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Wasting time trying to buy ‘Elbowing the Seducer’

Broadmoor Bureau Chief

I wasted two days trying to buy the out-of-print 1984 novel “Elbowing the Seducer” after reading about it on The New York Times website.

Times critic Dwight Garner wrote about the novel in his “American Beauties” column June 16 and this led me to an obsessive search of online stores because the book sounds intriguing and I would like to buy a copy to read this summer.

Garner hooked me with these two paragraphs:

The tangiest literary-world roman à clef to emerge from the ’80s — it is almost certainly the best of the past four decades — is “Elbowing the Seducer” (1984), the first novel from a writer named T. (for Trudy) Gertler.

It’s awful that this novel is out of print. It’s more awful that Gertler, who is still with us, has not written a second book. She has a high style, a feel for social comedy and a deadly eye for detail.

I enjoyed the column, which is “about undersung American books of the past 75 years,”  and I was on my way seeking a used copy of “Elbowing the Seducer” for under $10.

Hardback. Paperback. It didn’t matter to me as long as it was in good condition.

Right to Amazon

I looked at a lot of sites, Amazon being my go-to, but one seller there wanted $157.71 and $3.99 shipping for a used paperback in good condition. That sounded money-hungry.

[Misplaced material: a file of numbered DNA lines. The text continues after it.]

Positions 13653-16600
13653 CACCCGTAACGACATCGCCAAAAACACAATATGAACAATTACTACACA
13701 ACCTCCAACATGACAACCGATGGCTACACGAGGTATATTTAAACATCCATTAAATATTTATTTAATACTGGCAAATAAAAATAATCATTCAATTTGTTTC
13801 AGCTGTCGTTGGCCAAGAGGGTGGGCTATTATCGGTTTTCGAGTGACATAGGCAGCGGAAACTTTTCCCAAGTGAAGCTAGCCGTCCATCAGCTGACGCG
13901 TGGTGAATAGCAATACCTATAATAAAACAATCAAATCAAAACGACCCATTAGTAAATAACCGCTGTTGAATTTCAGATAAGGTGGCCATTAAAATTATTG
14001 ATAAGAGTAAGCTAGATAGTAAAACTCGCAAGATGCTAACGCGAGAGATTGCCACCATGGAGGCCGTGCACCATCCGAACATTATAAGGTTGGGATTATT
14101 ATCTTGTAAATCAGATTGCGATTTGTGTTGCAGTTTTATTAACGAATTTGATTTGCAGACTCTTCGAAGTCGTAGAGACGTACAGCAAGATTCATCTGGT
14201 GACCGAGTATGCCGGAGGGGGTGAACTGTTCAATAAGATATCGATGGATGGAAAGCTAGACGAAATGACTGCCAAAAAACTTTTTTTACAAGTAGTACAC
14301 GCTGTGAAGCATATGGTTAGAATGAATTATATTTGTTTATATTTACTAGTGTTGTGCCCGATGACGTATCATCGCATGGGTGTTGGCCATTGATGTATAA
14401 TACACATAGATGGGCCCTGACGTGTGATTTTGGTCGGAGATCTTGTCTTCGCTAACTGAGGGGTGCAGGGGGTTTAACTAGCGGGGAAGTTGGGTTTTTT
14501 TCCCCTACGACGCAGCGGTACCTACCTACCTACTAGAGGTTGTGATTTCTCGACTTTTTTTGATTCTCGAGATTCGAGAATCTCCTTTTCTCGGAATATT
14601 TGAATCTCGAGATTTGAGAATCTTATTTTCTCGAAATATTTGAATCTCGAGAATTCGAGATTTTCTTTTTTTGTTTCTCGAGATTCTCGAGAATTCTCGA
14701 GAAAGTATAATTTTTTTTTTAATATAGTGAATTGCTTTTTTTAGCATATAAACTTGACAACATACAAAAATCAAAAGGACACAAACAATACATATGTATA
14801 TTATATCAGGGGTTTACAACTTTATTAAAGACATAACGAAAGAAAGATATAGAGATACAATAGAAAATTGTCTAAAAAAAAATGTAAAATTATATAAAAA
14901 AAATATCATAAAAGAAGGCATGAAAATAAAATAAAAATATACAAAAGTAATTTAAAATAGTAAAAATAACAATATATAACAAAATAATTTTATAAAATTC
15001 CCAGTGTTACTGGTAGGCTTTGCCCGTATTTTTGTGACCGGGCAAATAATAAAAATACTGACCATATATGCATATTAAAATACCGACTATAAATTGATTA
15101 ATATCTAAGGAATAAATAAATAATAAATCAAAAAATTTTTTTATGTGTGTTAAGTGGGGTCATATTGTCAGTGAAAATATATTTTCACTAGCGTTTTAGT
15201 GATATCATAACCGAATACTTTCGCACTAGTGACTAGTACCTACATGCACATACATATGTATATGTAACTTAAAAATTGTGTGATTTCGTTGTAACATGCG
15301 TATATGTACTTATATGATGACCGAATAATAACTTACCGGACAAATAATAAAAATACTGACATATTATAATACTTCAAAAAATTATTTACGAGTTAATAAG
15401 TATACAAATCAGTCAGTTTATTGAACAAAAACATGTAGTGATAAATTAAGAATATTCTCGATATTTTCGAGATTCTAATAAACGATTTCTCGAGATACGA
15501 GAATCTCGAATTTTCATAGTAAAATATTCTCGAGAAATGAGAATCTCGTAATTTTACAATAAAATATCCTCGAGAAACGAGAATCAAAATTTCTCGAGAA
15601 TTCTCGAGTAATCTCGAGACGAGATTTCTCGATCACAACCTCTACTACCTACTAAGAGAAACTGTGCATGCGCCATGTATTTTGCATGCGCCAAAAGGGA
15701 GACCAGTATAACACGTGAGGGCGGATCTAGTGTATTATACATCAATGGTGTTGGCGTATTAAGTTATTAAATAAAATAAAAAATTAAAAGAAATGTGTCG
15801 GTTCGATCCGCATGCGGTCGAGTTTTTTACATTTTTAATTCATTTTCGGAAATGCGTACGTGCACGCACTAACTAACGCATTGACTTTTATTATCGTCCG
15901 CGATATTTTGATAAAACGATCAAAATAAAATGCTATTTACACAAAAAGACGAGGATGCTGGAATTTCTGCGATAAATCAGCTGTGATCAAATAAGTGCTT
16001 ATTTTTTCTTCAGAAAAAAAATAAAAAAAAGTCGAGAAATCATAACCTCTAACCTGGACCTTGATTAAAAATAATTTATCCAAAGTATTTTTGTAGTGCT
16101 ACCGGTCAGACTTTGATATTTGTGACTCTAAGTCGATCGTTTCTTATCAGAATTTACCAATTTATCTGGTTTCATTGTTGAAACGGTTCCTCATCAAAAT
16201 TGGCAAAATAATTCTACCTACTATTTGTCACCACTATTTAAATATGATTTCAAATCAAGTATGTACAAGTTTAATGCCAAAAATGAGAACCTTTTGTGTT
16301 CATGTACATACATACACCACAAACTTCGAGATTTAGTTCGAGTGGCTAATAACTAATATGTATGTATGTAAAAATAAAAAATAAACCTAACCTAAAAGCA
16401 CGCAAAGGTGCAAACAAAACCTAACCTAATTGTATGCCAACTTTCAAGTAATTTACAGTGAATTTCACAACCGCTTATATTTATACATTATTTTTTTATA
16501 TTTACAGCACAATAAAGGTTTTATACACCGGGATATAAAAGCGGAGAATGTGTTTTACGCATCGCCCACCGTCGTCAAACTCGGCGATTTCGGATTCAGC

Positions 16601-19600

Then I ran into two Amazon third-party sellers seeking ungodly amounts of money: $999 plus $3.95 shipping for a used “Elbowing the Seducer”  hardback copy in good condition and $2,360.10 plus $3.99 shipping for a used hardback in good condition.

Greedy guts!

You might say, “Why not go to the library in your town?” I did. “Elbowing the Seducer” was not in the library database. Instead, it was suggested I search for “Plumbing the Elmer” and “Skidding the Row.” That’s what the titles looked like to me. Maybe the type was fuzzy.

Maybe at eBay

Not long after that, I found four offers for under $10 from an eBay seller and I’ve included a screen shot of three of the offers.

I eliminated two offers after learning the condition of  both copies was merely acceptable. One didn’t have a dust jacket.

The best copies from this seller were a used paperback in good condition for $4.47 and free shipping and a used hardback in good condition for $7.64 and free shipping.

I was all set to use my PayPal on the paperback or the hardback until neither one showed up in my shopping cart. I couldn’t contact the seller so I talked to an eBay customer customer service rep, and after 45 minutes on the phone with him, he told me the seller probably had not updated their settings and that the copies probably had been sold.

If I am able to buy two good copies of “Elbowing the Seducer” somewhere else for under $10 each, one will be for me and the other I will give to you. You won’t even need a cart.




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Beatles fans in their own write


Going back to the biography Hunter Davies wrote in 1968, when I was 16 years old, I have at least 20 books about the Beatles.

Did I really need to read another one? Yes, I did.